Abstract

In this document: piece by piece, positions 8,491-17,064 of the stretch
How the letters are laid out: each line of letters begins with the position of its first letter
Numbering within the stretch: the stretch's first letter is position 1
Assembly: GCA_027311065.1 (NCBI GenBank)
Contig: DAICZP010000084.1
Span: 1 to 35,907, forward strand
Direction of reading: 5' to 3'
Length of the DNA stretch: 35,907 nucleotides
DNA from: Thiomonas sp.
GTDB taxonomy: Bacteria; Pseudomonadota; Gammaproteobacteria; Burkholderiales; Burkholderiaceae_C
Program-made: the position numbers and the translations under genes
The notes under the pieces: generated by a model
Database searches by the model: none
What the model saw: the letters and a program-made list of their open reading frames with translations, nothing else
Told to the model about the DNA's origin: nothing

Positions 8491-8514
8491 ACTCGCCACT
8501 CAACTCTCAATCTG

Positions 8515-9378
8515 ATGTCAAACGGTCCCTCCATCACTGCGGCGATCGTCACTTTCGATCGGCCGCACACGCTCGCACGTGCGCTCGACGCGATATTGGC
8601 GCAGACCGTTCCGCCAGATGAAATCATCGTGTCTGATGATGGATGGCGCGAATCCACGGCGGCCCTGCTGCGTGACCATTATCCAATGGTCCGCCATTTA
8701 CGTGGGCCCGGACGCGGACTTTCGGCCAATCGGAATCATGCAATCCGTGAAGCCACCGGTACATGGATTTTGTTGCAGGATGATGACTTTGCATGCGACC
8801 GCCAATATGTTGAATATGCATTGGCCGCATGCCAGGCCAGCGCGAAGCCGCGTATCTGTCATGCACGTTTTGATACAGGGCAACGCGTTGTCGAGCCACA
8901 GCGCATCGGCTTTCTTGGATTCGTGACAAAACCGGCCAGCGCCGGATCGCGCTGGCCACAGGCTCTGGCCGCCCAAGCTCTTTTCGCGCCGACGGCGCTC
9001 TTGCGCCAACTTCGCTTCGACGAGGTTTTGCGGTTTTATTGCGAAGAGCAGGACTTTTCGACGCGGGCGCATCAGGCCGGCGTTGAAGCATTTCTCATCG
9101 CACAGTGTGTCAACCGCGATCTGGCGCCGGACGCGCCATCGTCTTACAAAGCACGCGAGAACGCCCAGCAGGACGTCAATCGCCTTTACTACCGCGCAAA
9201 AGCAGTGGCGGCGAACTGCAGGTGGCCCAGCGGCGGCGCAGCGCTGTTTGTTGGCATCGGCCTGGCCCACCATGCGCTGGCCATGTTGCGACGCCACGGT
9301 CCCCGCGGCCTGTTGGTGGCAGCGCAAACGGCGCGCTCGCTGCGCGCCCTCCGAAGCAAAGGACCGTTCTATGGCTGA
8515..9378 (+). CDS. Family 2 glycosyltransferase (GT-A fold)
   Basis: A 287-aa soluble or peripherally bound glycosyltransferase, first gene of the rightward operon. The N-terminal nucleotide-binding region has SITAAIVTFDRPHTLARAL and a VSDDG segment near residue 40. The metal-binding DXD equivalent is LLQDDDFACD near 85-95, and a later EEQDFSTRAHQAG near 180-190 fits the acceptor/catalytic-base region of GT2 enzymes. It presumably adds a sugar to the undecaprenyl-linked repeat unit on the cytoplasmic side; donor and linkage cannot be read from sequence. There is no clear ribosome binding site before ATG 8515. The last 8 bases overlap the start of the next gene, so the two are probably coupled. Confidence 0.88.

Plasma cortisol suppression after dexamethasone administration in 113 consecutively hospitalized patients (54 patients with primary depression, 41 with secondary depression and 18 non-depressed controls) showed early morning hypersecretion of cortisol and cortisol non-suppression after dexamethasone mainly in patients with primary depression. The sensitivity of the dexamethasone suppression test was 79 per cent in unipolar and bipolar primary depressed patients, specificity 79 per cent and diagnostic confidence of a positive test 82 per cent. Non-suppression to dexamethasone was observed in 81 per cent of patients with psychotic depression but only 37 per cent of those with nonpsychotic depression. Age, sex and severity of depression, menopausal status, or benzodiazepines did not influence results. There was no association between cortisol non-suppression and any genetic subgroup of affective disorder.